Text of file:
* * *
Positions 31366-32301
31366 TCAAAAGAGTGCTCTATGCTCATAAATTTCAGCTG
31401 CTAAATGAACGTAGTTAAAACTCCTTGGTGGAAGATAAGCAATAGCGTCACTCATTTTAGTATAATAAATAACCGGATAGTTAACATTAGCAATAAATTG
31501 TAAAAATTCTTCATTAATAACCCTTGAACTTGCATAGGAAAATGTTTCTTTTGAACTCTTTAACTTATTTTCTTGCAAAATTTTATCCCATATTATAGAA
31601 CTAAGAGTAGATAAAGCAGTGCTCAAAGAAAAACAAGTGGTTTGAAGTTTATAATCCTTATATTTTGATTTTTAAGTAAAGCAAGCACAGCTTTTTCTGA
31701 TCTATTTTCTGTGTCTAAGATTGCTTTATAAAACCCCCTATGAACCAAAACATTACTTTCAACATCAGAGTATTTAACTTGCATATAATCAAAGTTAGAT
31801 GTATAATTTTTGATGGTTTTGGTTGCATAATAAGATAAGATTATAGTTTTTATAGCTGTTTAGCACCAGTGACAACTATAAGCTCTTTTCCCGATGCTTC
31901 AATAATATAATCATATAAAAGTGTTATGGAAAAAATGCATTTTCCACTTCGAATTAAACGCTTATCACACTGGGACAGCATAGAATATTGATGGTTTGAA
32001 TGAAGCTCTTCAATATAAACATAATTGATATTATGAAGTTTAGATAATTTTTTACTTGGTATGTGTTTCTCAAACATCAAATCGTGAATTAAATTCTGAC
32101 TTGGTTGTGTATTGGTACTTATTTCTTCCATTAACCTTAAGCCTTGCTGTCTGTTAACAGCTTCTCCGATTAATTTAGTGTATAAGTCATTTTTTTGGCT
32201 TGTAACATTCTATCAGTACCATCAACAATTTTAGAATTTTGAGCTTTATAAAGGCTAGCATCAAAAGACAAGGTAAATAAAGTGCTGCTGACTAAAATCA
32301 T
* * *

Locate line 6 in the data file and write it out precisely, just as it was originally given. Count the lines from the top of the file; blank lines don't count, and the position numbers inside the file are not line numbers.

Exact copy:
31701 TCTATTTTCTGTGTCTAAGATTGCTTTATAAAACCCCCTATGAACCAAAACATTACTTTCAACATCAGAGTATTTAACTTGCATATAATCAAAGTTAGAT